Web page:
Atherosclerosis Risk in Communities - ARIC


Risk of type 2 diabetes with antihypertnsive therapies.


To determine if thiazide diuretics and beta-blockers promote the development of type 2 diabetes mellitus.

Study Design

Study Design:

Patients Screened: 15,792
Patients Enrolled: 12,550
NYHA Class: Not reported
Mean Follow Up: 6 years
Mean Patient Age: 45-64 years
Female: 56%
Mean Ejection Fraction: Not evaluated

Patient Populations:

12,550 adults aged 45-64 years old (3804 subjects with hypertension [defined as SBP of 140 mmHg or greater, DBP of 90 mmHg or more, or medication use for hypertension]).


For this analysis, the following participants were excluded: those with preexisting diabetes, race other than black or white, missing data at baseline, and missing data at 3 year or 6 year follow-up examinations.

Primary Endpoints:

Development of type 2 diabetes mellitus (defined as presence of any of following: fasting blood glucose of 126 mg/dL or greater, nonfasting glucose of 200 mg/dL or more, use of insulin or an oral hypoglycemic drug, or physician's diagnosis of diabetes).

Drug/Procedures Used:

The following categories of hypertensive medications were considered in the analyses: ACE inhibitors, beta-blockers, calcium channel anatgonists, and thiazide diuretics.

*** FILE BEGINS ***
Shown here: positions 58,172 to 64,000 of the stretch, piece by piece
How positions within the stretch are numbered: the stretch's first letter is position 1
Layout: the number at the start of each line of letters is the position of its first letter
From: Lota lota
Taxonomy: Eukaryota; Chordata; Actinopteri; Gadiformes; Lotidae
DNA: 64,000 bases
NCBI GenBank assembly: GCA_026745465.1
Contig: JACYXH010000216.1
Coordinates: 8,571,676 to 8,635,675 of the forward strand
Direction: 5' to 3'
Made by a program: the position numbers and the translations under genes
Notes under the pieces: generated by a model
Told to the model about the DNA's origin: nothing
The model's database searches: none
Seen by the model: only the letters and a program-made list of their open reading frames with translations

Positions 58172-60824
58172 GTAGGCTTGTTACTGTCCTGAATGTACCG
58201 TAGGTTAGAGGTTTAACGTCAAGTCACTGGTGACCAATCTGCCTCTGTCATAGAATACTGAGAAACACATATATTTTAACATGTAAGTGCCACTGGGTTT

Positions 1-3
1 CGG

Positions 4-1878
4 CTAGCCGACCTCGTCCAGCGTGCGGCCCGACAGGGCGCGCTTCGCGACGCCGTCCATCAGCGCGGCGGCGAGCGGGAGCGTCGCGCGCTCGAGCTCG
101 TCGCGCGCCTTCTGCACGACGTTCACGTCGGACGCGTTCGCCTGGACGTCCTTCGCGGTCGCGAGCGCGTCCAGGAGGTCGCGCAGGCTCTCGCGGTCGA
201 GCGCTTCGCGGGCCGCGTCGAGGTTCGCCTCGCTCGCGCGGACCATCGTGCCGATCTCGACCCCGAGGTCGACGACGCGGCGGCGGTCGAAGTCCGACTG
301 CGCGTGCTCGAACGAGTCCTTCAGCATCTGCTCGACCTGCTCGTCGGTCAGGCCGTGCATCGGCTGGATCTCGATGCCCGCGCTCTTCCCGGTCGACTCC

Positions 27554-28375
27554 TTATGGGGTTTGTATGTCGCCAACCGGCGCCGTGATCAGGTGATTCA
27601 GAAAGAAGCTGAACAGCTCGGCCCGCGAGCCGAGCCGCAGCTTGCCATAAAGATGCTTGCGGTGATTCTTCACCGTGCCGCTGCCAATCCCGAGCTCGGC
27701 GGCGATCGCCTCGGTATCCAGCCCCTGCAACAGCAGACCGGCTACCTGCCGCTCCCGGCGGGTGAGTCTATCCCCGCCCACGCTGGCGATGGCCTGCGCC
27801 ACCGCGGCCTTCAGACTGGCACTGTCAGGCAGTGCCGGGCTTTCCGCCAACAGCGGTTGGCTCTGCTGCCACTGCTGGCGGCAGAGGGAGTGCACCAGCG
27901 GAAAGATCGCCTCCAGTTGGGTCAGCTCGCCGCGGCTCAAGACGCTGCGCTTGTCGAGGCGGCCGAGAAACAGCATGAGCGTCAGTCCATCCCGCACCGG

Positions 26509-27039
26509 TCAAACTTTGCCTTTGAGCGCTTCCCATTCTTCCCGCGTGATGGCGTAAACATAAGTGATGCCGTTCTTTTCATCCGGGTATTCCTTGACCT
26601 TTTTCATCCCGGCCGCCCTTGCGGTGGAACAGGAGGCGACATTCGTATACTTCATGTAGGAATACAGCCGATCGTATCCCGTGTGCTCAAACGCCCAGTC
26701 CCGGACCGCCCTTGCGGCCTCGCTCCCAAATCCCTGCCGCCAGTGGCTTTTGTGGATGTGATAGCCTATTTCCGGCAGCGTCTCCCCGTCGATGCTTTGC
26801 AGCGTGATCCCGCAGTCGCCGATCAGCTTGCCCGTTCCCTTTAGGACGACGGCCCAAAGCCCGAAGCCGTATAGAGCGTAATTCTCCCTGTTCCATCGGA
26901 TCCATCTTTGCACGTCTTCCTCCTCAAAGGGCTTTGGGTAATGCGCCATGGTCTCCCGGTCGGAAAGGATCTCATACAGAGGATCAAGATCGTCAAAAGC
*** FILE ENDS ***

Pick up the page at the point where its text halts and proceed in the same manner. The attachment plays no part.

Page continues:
Principal Findings:

There were 29.1 new cases of diabetes per 1000 patient years among hypertensive subjects versus only 12.0 per 1000 patient years in nonhypertensive subjects (RR 2.43, 95% 2.16-2.73). After adjustments for multiple risk factors (age, sex, race, education, adiposity, fmaliy history, activity level, coexisting illnesses), hypertensive subjects who were taking thiazide diuretics were not at increased risk for developing diabetes compared to hypertensive subjects not on any antihypertensive therapy (relative hazard 0.91, 95% CI 0.73-1.13). Subjects taking ACE inhibitors or calcium channel antagonists were also not at increased risk than those not taking any medication. In contrast, hypertensive subjects taking beta-blockers had a significantly higher risk of devloping type 2 diabetes (relative hazard 1.28, 95% CI 1.04-1.57).


Type II diabetes mellitus was more than twice as likely to develop in those with hypertension than in normotensive persons. The use of thiazide diuretics in hypertensive individuals did not increase the risk of developing diabetes. In contrast, the use of beta-blockers was associated with an increased risk of developing diabetes.


N Engl J Med 2000;342:905-912.

Clinical Topics: Prevention, Statins, Hypertension

Keywords: Diabetes Mellitus, Type 2, Diuretics, Adiposity, Risk Factors, Hydrochlorothiazide, Hypertension, Calcium Channel Blockers, Sodium Chloride Symporter Inhibitors

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